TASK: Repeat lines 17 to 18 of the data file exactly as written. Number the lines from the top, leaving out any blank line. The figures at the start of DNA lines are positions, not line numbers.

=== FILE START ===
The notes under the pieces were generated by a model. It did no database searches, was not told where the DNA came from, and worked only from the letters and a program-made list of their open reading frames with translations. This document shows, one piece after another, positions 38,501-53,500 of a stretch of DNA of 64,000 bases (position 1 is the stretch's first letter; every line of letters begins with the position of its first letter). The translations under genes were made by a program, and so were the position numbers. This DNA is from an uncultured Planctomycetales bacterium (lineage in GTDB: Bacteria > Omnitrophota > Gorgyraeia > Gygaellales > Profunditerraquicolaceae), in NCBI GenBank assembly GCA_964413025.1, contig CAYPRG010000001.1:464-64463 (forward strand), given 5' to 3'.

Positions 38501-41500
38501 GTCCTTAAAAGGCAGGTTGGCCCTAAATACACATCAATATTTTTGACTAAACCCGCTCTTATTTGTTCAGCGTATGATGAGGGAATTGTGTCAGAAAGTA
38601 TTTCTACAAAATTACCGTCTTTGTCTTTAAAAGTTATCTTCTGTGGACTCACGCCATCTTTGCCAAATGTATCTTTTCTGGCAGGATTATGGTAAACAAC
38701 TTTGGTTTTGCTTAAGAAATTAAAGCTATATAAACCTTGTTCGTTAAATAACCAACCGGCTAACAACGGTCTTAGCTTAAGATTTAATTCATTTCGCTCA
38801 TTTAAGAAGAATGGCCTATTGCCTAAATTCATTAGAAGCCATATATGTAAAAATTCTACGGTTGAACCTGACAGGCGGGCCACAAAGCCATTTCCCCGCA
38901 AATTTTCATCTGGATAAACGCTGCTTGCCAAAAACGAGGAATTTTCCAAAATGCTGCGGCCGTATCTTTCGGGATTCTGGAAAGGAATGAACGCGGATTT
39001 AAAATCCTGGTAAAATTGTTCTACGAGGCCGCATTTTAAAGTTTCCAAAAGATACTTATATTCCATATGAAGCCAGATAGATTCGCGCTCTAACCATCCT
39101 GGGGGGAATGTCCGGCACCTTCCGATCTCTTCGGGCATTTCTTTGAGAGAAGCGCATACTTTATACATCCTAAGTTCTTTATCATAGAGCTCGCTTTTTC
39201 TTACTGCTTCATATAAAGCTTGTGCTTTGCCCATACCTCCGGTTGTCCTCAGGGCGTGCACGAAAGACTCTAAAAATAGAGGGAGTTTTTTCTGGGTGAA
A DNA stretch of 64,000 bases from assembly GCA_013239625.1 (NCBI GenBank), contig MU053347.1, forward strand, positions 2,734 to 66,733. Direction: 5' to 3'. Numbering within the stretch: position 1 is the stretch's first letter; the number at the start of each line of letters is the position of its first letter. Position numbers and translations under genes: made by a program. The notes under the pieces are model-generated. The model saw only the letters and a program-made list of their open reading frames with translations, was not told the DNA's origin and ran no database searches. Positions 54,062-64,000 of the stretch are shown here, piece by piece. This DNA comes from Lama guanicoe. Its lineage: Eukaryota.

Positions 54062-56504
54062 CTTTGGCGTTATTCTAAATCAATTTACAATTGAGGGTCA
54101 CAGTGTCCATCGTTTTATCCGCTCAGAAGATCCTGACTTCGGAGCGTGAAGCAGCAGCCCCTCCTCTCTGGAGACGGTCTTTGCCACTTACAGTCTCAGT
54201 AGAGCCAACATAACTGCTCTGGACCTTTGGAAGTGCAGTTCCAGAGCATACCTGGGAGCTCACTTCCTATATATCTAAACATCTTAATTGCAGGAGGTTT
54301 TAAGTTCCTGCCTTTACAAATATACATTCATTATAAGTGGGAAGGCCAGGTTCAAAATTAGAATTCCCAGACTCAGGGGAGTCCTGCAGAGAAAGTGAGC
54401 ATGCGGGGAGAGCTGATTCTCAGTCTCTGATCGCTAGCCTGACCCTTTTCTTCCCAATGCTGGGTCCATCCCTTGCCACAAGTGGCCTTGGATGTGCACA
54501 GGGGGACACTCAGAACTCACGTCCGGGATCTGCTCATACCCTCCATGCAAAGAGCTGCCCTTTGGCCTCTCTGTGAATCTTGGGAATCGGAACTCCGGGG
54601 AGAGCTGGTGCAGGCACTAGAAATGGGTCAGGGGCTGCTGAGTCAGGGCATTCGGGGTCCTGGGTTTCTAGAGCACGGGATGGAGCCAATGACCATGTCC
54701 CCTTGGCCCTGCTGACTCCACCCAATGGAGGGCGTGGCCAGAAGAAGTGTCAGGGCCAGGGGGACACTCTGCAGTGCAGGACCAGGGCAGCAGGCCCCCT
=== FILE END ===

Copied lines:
54401 ATGCGGGGAGAGCTGATTCTCAGTCTCTGATCGCTAGCCTGACCCTTTTCTTCCCAATGCTGGGTCCATCCCTTGCCACAAGTGGCCTTGGATGTGCACA
54501 GGGGGACACTCAGAACTCACGTCCGGGATCTGCTCATACCCTCCATGCAAAGAGCTGCCCTTTGGCCTCTCTGTGAATCTTGGGAATCGGAACTCCGGGG